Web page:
Page 7, 6th November 1981

6th November 1981
Page 7
Page 7, 6th November 1981 — word of life
Close

Report an error

Noticed an error on this page?
If you've noticed an error in this article please click here to report it.

Tags

People: Chiara Lubich

Share


Related articles

Theology & Daily Life

Page 2 from 3rd April 1959

Lectio Divina

Page 17 from 25th February 2011

A Song Of Praise For The Year Of Grace

Page 4 from 12th January 2001

Papal Teaching

Page 16 from 11th March 2011

word of life

This commentary suggests ways of putting the gospel into practice in everyday life.

"How blest are the sorrowful; they shall find consolation.' (MT5, 4).

AS YOU probably remember, one day in his sermon on the mount, Jesus revolutionised the human way of thinking: he called people "blest" who at the first glance seem the opposite of happy: the poor, the persecuted, the meek. those who try to restore peace to the hearts of men ...

So with this word that he brings to your attention today he seems even to affirm the absurd: Those people who aren't really blest — the sorrowful, the desolate, those who mourn — are blest.

You might ask: how would you explain this statement?

"How blest are the sorrowful; they shall find consolation."

'THE Messiah came in order to fulfill Isaiah's prophecy which announces the moment when those who are suffering wilt be consofed: "... •ihe Lord has annointed me ... to comfort all who mourn." (Is. 61: 1-2).

He knows in fact that the person who suffers is fortunate, is blest, because he is more ready to accept his word and so enter his kingdom. He knows that the state of anguish which the world is in can be transformed into a life of joy through Him.

Jesus therefore does not have a specific type of person in mind when he refers to the sorrowful. But he's thinking of anybody who's suffering. adult or child, man or woman. of any race or country. It could be for any reason: —a disgrace or a calamity, an illness or the death of a person dear to us. or the loss of our material goods or of our prestige. He's thinking of times of delusion, of silent anguish ...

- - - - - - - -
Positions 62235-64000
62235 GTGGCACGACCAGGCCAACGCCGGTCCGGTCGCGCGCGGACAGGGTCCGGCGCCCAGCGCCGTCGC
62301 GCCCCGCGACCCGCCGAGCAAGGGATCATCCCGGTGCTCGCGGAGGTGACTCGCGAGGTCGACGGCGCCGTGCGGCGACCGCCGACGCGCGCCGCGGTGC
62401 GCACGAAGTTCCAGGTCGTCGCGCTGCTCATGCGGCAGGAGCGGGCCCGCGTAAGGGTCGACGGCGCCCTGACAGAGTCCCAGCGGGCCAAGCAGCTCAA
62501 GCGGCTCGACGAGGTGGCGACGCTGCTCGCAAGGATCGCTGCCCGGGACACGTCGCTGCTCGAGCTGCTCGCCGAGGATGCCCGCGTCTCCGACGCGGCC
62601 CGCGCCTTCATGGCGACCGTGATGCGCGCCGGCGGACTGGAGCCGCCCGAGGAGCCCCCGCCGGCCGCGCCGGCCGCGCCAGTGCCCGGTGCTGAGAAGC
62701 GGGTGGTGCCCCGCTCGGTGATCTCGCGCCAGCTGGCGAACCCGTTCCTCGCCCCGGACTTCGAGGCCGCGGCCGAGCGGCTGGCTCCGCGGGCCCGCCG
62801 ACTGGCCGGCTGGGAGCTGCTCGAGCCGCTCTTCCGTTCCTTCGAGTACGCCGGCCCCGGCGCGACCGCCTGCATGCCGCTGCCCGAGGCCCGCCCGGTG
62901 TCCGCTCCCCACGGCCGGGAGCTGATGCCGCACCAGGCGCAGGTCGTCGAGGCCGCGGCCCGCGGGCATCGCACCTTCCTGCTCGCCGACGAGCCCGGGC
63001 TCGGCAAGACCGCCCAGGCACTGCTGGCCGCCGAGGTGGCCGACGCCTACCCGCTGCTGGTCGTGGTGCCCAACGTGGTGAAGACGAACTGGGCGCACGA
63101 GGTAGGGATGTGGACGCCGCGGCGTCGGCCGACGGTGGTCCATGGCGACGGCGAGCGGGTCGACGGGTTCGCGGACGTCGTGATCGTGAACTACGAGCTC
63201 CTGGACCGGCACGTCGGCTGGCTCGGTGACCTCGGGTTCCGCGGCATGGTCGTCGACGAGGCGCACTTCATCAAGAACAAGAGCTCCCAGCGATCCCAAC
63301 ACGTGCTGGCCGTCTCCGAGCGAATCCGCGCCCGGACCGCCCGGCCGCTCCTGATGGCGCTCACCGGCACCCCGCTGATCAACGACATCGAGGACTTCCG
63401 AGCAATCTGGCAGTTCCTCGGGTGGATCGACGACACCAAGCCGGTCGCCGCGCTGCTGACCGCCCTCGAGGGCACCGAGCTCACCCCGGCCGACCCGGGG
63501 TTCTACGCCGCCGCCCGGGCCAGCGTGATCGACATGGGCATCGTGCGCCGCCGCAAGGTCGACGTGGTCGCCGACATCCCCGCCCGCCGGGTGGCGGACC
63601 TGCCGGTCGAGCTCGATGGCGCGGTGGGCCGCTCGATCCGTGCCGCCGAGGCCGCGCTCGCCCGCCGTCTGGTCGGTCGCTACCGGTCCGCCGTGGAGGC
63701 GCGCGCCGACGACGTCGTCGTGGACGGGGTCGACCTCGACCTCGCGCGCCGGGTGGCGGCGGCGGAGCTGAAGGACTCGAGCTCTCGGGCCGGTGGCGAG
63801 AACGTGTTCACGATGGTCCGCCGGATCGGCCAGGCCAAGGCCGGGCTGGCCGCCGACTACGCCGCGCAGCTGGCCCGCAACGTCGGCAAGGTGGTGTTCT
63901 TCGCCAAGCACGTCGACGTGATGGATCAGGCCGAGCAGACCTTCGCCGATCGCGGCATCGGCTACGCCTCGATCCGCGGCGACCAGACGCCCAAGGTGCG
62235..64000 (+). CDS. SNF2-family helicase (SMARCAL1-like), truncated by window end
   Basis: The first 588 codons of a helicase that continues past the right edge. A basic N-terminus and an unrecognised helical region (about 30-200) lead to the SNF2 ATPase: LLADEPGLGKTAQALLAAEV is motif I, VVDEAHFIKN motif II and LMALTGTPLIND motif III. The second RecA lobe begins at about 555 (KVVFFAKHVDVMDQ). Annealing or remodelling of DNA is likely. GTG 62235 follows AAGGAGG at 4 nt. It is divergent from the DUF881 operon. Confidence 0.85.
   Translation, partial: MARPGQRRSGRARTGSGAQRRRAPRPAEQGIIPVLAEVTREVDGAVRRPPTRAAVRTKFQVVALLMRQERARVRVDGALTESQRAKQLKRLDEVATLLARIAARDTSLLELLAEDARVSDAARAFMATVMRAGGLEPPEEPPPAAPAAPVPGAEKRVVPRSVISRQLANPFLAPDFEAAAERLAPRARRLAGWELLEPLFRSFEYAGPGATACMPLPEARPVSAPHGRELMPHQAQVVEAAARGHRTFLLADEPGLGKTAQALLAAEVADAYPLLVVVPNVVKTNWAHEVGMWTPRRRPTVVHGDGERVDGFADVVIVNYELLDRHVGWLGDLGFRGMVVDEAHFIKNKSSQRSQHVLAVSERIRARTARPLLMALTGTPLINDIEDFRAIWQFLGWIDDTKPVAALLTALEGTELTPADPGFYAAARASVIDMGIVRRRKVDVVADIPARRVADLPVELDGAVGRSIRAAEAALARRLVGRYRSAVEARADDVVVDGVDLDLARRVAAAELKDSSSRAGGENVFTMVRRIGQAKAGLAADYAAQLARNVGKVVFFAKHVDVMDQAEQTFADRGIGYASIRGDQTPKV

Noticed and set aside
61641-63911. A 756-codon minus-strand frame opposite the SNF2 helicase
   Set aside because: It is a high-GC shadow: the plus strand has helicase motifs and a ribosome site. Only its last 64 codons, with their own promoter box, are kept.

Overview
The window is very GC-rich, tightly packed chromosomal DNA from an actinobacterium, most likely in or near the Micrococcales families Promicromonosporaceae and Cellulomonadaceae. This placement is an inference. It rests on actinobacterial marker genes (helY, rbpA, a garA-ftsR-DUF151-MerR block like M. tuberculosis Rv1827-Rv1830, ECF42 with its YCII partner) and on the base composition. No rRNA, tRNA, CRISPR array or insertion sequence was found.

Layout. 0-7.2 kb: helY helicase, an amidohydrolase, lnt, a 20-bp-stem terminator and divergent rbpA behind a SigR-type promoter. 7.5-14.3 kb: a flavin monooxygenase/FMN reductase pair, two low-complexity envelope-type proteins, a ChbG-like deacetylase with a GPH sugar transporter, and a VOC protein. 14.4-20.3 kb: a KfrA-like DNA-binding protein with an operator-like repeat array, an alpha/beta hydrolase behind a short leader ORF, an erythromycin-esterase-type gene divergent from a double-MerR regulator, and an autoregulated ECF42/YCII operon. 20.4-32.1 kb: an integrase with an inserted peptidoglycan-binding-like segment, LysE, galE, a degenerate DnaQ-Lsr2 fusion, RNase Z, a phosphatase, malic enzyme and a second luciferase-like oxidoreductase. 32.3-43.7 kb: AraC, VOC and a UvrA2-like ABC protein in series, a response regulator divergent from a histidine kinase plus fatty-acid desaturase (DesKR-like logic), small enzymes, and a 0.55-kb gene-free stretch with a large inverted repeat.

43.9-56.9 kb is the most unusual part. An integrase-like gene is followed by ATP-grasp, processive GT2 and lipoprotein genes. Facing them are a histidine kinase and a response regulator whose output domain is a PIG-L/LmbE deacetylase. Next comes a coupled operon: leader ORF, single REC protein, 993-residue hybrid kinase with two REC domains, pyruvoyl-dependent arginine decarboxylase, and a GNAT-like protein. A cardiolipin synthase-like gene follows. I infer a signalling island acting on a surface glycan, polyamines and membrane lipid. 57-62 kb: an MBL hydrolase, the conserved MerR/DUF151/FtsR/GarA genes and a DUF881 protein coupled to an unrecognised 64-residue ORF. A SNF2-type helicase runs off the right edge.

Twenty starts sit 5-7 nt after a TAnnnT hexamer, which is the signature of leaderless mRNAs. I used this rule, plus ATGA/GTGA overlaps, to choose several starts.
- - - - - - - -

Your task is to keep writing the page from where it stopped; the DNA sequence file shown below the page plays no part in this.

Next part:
Jesus is thinking of all these prople: and of you yourself if you are suffering in this moment.

"How blest are the sorrowful; they shall find consolation."

CERTAINLY Jesus in using the future tense of the verb is referring to that moment when God "will wipe away every tear. and death shall be no more. neither shall there be mourning, nor crying, nor pain any more," for those who hase suffered and borne their suffering well. Rel. 21:24). Knowing that all this will come about when his kingdom will be established stirs up hope in man's heart, hope which already alleviates suffering.

But Jesus, with these words does not want us merely to resign ourselves to suffering by promising a future reward. He also thinks about the present.

In fact his kingdom is already here. even if not in a definitive way. The kingdom is present in Jesus who in rising from a death which he endured in he greatest sorrow. conquered death.

And his kingdom is present in us too, in our Christian hearts: God is in us. The Trinity has come to dwell in our hearts.

So the beatitude announced by Jesus can come true from this moment.

"How blest are the sorrowful; they shall find consolation."

In his kingdom brought by Jesus, consolation can be a daily experience for you.

Of course there's a condition! That you live as a child of this kingdom and that you base your life on its laws, on the demands of Jesus.

He said that the sufferings which weigh us down should be accepted the way he accepted them.

He wants you to "take upyour cross, he does not want you to hate it or repudiate it, or push it away or drag it after you. You must love your cross. He wants you to place it properly on your shoulders. More than that; he wants you to brandish it like a flaming torch or a flag.

Then the miracle of the Kingdom takes place. God makes the cross light for you. You feel that you can carry it. and you reach the point of smiling amid the tears. Inside you there's a strength which doesn't come from you; it comes from Him. So you understand why he speaks of "an easy yoke and a light burden."

Religion isn't the opium of the people which puts you to sleep so that you do not react to suffering. The suffering may remain but there's a new strength which helps us to bear the trials of life, and to help others in their suffering; a strength which helps us to overcome our sufferings and to see them as he saw and welcomed them, as the means of redemption.

Chiara Lubich




blog comments powered by Disqus